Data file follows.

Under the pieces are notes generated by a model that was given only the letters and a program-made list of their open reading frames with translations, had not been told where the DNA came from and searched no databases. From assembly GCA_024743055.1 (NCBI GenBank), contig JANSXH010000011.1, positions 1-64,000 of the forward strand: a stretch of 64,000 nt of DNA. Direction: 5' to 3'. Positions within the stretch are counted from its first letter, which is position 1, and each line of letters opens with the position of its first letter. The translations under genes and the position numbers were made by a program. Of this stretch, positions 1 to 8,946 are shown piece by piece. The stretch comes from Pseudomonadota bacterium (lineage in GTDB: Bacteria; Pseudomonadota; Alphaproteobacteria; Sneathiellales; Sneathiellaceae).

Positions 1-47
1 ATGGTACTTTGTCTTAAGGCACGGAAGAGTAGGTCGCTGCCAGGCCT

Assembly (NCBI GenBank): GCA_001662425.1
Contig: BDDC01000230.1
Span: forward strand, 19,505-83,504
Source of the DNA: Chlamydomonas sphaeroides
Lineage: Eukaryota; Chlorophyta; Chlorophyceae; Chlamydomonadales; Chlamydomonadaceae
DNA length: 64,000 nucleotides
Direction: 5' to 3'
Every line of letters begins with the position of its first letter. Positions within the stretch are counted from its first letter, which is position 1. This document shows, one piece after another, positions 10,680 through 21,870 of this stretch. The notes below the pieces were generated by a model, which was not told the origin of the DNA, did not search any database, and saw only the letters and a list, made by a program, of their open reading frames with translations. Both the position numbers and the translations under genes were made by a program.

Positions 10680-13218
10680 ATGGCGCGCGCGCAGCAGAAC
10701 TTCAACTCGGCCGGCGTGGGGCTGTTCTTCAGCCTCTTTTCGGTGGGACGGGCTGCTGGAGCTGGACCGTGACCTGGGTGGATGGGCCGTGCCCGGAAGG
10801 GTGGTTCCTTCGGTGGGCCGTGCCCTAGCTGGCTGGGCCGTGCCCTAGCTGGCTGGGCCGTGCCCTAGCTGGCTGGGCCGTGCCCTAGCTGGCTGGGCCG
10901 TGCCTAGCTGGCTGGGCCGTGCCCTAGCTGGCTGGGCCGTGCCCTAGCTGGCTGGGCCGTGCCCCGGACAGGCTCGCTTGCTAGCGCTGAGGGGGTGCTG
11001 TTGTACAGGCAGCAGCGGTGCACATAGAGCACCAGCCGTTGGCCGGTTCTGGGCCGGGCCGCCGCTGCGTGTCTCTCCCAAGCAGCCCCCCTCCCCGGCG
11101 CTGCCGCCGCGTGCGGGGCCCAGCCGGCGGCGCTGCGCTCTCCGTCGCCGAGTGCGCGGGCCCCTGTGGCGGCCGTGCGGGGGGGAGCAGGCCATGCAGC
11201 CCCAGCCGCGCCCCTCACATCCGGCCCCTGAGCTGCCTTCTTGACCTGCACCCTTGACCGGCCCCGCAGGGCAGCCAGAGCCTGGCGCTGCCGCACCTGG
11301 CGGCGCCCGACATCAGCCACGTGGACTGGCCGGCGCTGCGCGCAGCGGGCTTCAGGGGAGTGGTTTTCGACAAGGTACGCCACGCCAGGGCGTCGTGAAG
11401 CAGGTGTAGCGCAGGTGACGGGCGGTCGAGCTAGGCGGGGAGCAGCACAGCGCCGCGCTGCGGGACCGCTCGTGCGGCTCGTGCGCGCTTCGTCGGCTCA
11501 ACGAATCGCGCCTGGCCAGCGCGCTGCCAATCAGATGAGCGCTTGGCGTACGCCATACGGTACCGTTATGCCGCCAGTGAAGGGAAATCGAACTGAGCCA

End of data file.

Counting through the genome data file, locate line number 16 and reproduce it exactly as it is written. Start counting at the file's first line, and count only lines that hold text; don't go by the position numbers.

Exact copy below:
10901 TGCCTAGCTGGCTGGGCCGTGCCCTAGCTGGCTGGGCCGTGCCCTAGCTGGCTGGGCCGTGCCCCGGACAGGCTCGCTTGCTAGCGCTGAGGGGGTGCTG